Registration is now open for a live 4-hour three-panel “Business Law Recent Developments” event set for November 15, from 10 a.m. – 2 p.m. at the University of San Francisco, co-hosted by the BLS’ Corporations Committee, Partnerships and Limited Liability Companies Committee, and IPLC. Panelists Roger Royse of Royse Law and Phil L. Jelsma, partner at CGS3, will discuss the Tax Cuts and Jobs Act and provide guidance on how to advise clients when choosing to form an entity. Panelist Robert Conca, partner at Jacko Law Group PC, will discuss recent developments in federal and California securities laws. Finally, panelist and IPLC Co-Chair Joshua de Larios-Heiman will provide an in-depth lecture on California’s Consumer Privacy Act of 2018. Registration information can be found here.
On November 15, the BLS is proud to co-sponsor the Ninth Judicial Circuit Historical Society’s “Women in the Law: Going First and Going Forward” panel program at the U.S. District Court in Los Angeles, from 5 – 7:30 p.m. Panelists include Chief Judge Virginia Philips of the U.S. District Court, Central District of California, and Nicole Duckett-Fricke, General Counsel and Vice President of the LA Clippers and the first woman of color to serve as the chief legal officer of a National Basketball Association franchise. Learn more and register here.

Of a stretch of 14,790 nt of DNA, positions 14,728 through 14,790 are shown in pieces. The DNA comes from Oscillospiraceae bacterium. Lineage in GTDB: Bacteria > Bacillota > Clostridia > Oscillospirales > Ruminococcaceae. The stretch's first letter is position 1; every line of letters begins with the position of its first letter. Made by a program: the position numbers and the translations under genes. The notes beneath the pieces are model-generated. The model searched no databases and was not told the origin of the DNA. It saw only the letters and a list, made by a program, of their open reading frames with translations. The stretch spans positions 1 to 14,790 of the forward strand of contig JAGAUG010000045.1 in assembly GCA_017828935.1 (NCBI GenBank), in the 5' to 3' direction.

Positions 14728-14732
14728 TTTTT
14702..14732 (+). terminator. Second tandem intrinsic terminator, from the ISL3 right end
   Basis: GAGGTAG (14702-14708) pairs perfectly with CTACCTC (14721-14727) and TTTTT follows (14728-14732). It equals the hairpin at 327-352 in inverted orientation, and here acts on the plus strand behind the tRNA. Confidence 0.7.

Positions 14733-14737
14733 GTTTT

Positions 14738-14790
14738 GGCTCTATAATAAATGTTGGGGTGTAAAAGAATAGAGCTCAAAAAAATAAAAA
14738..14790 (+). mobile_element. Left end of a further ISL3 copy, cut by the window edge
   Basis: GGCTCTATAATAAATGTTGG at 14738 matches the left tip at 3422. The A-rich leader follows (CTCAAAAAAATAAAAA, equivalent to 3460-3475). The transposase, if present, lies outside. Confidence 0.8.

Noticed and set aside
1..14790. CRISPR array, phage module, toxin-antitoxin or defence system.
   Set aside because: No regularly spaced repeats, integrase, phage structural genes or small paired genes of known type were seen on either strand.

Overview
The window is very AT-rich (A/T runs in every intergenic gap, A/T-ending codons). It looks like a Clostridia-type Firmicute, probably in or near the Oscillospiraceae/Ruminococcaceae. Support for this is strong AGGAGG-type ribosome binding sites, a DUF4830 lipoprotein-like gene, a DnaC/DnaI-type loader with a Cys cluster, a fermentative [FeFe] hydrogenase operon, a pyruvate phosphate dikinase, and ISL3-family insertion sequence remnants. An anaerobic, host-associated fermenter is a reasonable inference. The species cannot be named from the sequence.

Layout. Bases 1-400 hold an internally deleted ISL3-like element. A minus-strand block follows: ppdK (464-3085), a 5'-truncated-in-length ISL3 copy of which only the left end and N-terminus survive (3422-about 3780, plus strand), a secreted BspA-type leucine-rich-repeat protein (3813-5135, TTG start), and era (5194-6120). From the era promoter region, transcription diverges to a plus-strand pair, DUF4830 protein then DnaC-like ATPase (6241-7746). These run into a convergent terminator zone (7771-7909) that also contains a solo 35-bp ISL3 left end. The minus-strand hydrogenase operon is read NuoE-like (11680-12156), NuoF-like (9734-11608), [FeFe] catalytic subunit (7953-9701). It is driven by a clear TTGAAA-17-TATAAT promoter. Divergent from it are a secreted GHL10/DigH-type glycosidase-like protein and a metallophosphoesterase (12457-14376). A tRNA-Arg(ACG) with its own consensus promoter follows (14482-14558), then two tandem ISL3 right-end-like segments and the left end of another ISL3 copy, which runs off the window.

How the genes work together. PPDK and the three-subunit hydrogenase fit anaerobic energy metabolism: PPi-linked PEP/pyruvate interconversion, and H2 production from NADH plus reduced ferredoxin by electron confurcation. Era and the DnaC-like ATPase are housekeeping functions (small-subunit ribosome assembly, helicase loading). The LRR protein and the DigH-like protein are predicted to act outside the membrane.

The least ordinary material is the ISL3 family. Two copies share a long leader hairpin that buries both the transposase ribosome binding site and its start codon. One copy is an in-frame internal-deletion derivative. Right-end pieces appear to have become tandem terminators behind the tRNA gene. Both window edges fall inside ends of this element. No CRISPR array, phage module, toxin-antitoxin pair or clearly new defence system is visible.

The BLS is comprised of 15 Standing Committees whose members review and propose legislation, draft eBulletins, BLN articles, and practice guides, and speak at live and webinar programs, all in order to provide value to their respective constituency lists. The Standing Committees meet between 5 and 10 times each year, usually by telephone. Committee members develop valuable personal and business relationships with other practitioners in their respective fields of practice.